BALTIMORE (WMAR) — The longtime cause to advance the first ever African American to sainthood is moving along according to Baltimore Archbishop William E. Lori.
Mother Mary Lange immigrated to Baltimore in the early 19th century and founded the Oblate Sisters, the first religious order for women of African descent in the Unites States.
She operated what would later become St. Frances Academy, which provided a Catholic education to black children in Baltimore despite rampant racism at the time.
Lange's case for sainthood was among many things discussed this week during the Baltimore Archdiocese's visit to the Vatican for the “ad limina” meetings, where bishops present detailed reports on their dioceses to Pope Francis.
“I’m happy to say her cause is moving along,” Archbishop Lori said. “The position paper on her life of heroic virtue is nearly complete, and I think we should be all praying very hard that Mother Mary Lange’s cause will advance and that one day she will be canonized a saint.”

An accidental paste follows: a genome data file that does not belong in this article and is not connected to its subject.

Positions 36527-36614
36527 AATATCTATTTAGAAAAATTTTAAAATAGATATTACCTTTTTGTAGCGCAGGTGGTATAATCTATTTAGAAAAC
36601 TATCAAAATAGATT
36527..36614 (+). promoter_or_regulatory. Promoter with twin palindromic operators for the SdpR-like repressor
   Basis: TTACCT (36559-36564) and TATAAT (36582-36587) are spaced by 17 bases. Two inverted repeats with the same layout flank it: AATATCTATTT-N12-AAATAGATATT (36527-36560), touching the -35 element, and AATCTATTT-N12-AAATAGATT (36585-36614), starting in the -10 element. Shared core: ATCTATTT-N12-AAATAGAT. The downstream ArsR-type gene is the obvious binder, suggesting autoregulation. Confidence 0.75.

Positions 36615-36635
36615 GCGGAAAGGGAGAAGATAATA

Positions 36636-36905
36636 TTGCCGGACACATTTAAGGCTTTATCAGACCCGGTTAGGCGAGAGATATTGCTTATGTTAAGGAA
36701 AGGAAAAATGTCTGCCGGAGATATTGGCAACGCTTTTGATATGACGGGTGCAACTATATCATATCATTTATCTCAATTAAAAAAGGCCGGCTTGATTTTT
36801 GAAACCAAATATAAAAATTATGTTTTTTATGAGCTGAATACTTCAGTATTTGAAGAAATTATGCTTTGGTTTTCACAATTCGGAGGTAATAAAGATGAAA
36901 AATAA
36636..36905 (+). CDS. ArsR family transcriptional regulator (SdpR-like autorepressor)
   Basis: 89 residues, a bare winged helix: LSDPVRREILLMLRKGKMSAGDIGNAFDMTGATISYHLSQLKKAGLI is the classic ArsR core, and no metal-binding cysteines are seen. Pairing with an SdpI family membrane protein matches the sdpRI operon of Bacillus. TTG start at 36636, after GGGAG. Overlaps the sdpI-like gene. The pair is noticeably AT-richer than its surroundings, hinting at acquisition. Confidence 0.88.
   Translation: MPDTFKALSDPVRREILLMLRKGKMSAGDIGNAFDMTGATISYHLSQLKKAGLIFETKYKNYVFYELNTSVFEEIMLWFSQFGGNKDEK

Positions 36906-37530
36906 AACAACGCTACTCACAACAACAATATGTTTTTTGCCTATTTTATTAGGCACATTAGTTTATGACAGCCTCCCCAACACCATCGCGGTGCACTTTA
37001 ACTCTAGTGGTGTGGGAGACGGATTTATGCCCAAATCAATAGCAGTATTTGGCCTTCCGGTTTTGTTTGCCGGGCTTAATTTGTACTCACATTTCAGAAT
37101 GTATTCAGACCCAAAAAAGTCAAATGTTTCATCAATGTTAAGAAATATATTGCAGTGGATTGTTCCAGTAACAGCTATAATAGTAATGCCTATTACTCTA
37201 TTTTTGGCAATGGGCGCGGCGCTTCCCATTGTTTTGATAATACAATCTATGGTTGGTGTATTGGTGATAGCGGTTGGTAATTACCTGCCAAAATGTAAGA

Xaverian Brother Reginald Cruz has recently completed writing his “positio,” a document arguing for Mother Lange’s sainthood, which has been talked about since 1991.
Once published, the Congregation for the Causes of the Saints will consider whether or not the "positio" should be approved and sent to the pope, who could grant Mother Lange the title of “venerable.”
After that, church scholars will then have to document two confirmed miracles attributed to Lange's intercession.
Archbishop Lori called Mother Lange “a person who was in every way a pioneer,” who “stood head and shoulders above the racism of her era.”
In September 2021, the Archdiocese of Baltimore plans to open a new 500 student Catholic school named after Mother Lange. The school would be the first of its kind built in Baltimore City in the last 60 years, and will serve students from kindergarten to eight grade.